Feline Immunodeficiency Virus
Feline Immunodeficiency Virus (FIV) is a viral disease affecting 1.5-3% of cats in the US. It is slow-acting, but can eventually compromise a cat’s immune system. With regular health check-ups, a balanced, healthy diet and safe home environment, FIV+ cats can live long, happy lives. They may experience flare-up from time-to-time as they fight infections, which may increase as they age.
FIV is primarily spread through bite wounds, or from mother to offspring at birth. FIV is not feline leukemia (FeLV). Due to it spreading via bite wounds, free-roaming outdoor cats are more likely to contract it than house cats are. Therefore, it is fairly unlikely to spread in homes with house cats that are social and friendly to each other. Because of this, in most cases, FIV+ cats and non-affected cats can live happily and safely together. Multiple FIV+ cats can certainly live together provided they get along like any cats should.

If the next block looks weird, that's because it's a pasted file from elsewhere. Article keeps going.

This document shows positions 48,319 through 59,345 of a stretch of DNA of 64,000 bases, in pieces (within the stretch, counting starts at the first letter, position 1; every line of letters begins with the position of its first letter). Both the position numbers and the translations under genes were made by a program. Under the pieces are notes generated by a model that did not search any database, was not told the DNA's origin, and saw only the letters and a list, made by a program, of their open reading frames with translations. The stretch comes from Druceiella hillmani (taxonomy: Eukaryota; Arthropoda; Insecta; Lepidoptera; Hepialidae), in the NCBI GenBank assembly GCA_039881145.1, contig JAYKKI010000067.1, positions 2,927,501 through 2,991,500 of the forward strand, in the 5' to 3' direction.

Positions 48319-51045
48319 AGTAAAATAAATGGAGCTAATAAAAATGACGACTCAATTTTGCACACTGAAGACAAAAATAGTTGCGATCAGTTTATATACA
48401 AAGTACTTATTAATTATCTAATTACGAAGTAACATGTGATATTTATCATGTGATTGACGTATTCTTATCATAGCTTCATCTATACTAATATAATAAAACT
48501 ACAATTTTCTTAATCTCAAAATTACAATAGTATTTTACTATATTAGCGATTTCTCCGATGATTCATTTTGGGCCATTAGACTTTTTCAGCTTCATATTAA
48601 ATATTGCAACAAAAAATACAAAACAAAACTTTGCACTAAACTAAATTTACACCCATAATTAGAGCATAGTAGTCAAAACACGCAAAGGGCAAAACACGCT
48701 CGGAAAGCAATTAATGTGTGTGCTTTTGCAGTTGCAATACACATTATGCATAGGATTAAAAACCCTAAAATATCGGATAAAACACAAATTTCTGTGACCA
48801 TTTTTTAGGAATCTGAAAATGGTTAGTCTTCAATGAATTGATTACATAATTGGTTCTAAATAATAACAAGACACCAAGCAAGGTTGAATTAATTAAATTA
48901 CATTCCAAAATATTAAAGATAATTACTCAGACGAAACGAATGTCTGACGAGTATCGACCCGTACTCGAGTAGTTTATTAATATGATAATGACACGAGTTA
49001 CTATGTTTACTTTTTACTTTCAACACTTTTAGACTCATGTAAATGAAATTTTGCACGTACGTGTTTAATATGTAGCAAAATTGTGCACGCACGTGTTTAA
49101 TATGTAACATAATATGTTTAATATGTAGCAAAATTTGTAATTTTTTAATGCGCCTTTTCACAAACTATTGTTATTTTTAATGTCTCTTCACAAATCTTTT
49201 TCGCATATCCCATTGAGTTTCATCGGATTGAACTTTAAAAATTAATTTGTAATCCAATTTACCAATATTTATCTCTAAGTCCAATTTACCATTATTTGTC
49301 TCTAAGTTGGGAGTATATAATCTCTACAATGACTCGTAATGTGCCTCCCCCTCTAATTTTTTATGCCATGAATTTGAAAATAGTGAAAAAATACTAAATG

If someone is considering adding an FIV+ cat to an unaffected household, or vice versa, they should first speak with a veterinarian or animal care professional about how to carefully and slowly introduce the new cat to the home environment, to make sure all cats are friendly and willing to cohabitate.